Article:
From the Association of American Railroads (AAR) Rail Time Indicators. Graphs and excerpts reprinted with permission.
Combined originated carloads and intermodal units on U.S. railroads averaged 499,331 per week
in October 2023, the most for any month since June 2021 — a span of 28 months. Part of the increase
relates to intermodal seasonality and concerns over Panama Canal capacity, but part also reflects an
economy that remains resilient.
Click on graph for larger image.
This graph from the Rail Time Indicators report shows the six-week average of U.S. Carloads in 2021, 2022 and 2022:
Total originated carloads on U.S. railroads (not
including the U.S. operations of Canadian and Mexican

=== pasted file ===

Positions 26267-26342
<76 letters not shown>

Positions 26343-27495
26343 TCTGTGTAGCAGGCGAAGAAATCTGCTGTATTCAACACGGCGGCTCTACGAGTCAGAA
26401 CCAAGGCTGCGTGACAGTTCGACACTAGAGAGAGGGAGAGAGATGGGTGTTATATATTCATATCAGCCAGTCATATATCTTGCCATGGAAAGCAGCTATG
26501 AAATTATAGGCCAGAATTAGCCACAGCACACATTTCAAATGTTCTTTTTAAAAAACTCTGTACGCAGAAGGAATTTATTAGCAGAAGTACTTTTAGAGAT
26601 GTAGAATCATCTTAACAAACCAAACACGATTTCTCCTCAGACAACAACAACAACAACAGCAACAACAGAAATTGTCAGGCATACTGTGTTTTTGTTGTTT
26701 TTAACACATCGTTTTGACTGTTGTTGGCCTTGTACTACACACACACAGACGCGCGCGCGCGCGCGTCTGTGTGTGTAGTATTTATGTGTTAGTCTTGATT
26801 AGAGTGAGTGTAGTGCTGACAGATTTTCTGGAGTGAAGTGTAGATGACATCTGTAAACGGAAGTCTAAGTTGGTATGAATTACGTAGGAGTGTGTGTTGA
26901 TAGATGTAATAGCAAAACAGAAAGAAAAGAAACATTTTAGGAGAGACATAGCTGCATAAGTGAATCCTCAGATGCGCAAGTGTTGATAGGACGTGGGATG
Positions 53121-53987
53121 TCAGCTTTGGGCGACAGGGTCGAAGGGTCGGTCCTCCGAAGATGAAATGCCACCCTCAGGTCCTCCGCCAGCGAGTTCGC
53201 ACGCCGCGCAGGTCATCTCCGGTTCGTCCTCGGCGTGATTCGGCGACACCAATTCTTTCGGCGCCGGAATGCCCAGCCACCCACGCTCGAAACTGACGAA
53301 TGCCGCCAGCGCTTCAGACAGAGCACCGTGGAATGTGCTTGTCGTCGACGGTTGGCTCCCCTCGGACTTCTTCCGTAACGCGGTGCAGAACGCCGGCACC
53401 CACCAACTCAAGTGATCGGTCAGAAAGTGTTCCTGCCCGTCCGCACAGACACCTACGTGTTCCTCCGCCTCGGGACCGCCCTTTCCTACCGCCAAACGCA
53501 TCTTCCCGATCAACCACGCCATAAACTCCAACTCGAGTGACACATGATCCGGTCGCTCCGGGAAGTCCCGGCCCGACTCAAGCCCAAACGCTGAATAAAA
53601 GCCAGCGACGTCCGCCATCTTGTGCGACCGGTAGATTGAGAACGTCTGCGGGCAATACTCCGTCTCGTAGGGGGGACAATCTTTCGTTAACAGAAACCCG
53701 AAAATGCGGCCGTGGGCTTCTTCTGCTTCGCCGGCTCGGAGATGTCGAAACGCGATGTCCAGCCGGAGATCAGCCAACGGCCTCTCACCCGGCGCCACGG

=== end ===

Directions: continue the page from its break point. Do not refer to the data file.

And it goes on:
railroads) were down 0.3% (2,921 carloads) in October
2023 from October 2022, their fourth decline in the past
five months. Total carloads averaged 230,398 per week
in October 2023. That’s down fractionally from 230,429 in
September 2023 but otherwise is the highest in a year.
The second graph shows the six-week average (not monthly) of U.S. intermodal in 2021, 2022 and 2023: (using intermodal or shipping containers):
It’s too soon to say intermodal is back, but
October’s numbers are encouraging. U.S. railroads
averaged 268,933 intermodal originations per week in
October 2023, up 2.2% over October 2022. That’s the
second straight year-over-year gain (September was
0.7%) following 18 straight declines. It’s also the biggest
weekly average for intermodal since May 2022.